Anyway, with Chris barking at Simon, Ryan happily jumped on board and tried to fan the flames, but Simon quickly put the host down, saying, “You’ve made this very uncomfortable, Ryan, now.” The two then went back and forth as to who truly had made the situation uncomfortable, and then finally, we went to break, thus ending the most exciting moment of this otherwise flaccid show.
Next was Jared Cotter, who sort of looked like a fake Boris Kodjoe. If you don’t know who Boris Kodjoe is, well, don’t worry about it. I clearly watch too much TV. Anyway, he sang/warbled through Brian McKnight’s “Back At One,” and the good news was that he was better than Chicken Little, who also opted to commence his semifinals career with Brian McKnight last year. However, Kevin Covais had sung “One Last Cry,” so I guess you can’t really compare them — except for the fact that every Brian McKnight song sounds pretty much the same. But I digress.
Jared started off okay, at best. He was slightly shaky but showed promise. However, the longer the song went on, the worse it became until finally it became slightly unbearable. The judges all said he was okay, and Simon noted that at least he looked good — and honestly, that’s half the battle. However, considering how little screen time Jared’s received, chances are he’s in major trouble.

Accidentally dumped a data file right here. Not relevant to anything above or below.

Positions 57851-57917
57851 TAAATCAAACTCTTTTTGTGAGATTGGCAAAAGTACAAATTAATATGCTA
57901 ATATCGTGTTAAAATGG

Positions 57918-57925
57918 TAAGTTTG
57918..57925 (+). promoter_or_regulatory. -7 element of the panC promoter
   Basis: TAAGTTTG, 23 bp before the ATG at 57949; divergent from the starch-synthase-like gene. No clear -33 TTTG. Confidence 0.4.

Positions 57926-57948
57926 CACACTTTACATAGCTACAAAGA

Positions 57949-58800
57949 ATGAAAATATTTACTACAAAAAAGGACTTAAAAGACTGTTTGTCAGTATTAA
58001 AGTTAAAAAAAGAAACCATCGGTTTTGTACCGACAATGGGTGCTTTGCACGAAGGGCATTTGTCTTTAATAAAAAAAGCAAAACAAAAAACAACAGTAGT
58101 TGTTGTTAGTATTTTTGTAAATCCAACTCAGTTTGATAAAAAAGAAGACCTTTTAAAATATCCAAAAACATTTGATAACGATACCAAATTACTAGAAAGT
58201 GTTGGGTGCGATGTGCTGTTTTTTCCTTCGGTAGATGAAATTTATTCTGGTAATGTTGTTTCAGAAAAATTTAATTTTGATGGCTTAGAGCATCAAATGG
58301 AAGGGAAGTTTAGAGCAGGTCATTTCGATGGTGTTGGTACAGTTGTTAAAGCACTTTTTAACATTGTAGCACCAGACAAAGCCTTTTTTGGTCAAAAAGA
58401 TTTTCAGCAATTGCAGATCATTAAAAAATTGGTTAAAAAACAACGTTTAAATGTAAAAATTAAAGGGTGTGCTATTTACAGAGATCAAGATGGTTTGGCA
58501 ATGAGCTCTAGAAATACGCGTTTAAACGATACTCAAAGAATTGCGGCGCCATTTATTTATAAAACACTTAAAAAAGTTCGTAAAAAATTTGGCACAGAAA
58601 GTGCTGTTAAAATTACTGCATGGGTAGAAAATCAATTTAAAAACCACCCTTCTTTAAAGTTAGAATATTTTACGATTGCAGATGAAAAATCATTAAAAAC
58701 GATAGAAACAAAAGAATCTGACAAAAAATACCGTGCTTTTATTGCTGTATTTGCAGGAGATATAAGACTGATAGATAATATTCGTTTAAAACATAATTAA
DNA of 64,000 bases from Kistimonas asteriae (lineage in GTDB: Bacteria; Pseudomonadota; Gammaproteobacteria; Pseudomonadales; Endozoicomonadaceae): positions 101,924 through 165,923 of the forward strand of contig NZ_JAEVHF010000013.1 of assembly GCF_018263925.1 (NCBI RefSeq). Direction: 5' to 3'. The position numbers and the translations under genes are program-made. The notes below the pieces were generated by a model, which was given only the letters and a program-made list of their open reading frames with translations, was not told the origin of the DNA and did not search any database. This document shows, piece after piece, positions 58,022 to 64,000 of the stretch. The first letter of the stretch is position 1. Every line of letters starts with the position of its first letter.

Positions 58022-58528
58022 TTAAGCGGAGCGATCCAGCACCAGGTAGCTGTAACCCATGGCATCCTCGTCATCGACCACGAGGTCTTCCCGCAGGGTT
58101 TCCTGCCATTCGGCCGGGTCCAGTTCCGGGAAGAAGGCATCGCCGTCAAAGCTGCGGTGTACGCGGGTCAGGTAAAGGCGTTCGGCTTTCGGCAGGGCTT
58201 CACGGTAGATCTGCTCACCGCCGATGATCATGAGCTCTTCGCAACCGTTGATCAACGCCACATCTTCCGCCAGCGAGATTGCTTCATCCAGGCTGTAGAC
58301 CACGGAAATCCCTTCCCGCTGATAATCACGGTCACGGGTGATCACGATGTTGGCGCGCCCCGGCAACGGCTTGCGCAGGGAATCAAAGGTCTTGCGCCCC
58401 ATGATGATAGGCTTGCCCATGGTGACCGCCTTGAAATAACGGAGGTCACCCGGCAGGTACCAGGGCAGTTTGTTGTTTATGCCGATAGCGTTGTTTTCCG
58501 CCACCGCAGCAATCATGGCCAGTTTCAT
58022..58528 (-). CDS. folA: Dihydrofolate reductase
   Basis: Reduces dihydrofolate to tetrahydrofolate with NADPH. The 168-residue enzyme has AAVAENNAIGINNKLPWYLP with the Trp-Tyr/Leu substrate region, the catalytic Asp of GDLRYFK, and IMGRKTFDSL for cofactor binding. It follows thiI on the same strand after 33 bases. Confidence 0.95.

Next was AJ Tabaldo, who I thought would suck but turned out to be pretty good. He had a blast on the stage, singing and dancing his way through his song. Paula went nuts at the table, getting out of her chair and singing along like goofball she is. I was personally amused every time AJ swung his arms in the air to GIT DOWN. It was like he took a page from the Mandisa Guide to Dancing. There were definitely some mild gaydar blips going off — not Sanjaya levels, but blips nonetheless.
Anyway, Randy called the performance pretty good, Paula loved it (of course), and Simon thought it was good, but borderline theme-park-ish (always the kiss of death). He was probably right, but on a night like this, a theme-park performance was still way better than most of the dreck we’d heard.
Last but not least was this season’s resident penis-head, Phil Stacey. During the video segment we learned a shocking anecdote: he had missed the birth of his daughter to audition for American Idol. I DIDN’T REALIZE THAT! Maybe they should tell us again every single week.